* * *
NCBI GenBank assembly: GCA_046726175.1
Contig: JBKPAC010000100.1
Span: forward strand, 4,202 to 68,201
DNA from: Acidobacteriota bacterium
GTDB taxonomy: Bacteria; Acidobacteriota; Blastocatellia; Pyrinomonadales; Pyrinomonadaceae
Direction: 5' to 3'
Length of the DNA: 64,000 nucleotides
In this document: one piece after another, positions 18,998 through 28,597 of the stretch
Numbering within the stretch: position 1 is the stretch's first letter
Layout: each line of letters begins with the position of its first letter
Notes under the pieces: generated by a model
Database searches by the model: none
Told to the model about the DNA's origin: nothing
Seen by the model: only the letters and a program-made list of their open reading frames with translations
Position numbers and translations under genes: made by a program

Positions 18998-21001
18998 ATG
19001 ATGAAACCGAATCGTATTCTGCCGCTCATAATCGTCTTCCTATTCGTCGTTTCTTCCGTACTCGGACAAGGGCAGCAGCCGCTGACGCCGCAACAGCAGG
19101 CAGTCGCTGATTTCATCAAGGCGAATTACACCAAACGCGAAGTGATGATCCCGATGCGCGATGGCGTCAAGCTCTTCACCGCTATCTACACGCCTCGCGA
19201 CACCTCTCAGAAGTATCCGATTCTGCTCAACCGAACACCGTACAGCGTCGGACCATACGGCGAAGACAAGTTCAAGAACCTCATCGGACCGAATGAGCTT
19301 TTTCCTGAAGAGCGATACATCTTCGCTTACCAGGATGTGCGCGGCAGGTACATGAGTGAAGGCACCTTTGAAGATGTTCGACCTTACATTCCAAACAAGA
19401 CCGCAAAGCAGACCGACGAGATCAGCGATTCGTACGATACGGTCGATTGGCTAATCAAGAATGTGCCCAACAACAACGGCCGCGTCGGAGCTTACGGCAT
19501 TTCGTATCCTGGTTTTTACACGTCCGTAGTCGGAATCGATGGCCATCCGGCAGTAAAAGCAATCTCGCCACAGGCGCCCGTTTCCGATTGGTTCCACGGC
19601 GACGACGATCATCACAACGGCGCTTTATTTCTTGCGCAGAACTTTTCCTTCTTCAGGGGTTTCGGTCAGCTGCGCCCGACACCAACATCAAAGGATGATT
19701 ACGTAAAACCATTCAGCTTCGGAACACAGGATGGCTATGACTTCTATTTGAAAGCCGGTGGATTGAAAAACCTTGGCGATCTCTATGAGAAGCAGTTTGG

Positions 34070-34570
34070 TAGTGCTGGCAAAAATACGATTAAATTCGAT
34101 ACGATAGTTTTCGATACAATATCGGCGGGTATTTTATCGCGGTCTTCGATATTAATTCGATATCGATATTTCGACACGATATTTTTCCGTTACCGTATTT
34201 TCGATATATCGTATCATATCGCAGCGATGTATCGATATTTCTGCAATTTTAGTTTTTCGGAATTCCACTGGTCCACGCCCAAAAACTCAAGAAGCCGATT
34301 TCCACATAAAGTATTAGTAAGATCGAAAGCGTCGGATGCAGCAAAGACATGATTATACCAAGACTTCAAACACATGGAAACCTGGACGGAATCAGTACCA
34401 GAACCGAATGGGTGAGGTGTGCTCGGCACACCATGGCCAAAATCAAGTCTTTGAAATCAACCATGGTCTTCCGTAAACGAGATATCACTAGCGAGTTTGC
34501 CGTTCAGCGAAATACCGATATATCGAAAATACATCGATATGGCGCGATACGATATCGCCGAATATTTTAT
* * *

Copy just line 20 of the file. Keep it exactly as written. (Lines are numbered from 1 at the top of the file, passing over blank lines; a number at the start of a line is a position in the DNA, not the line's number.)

19201 CACCTCTCAGAAGTATCCGATTCTGCTCAACCGAACACCGTACAGCGTCGGACCATACGGCGAAGACAAGTTCAAGAACCTCATCGGACCGAATGAGCTT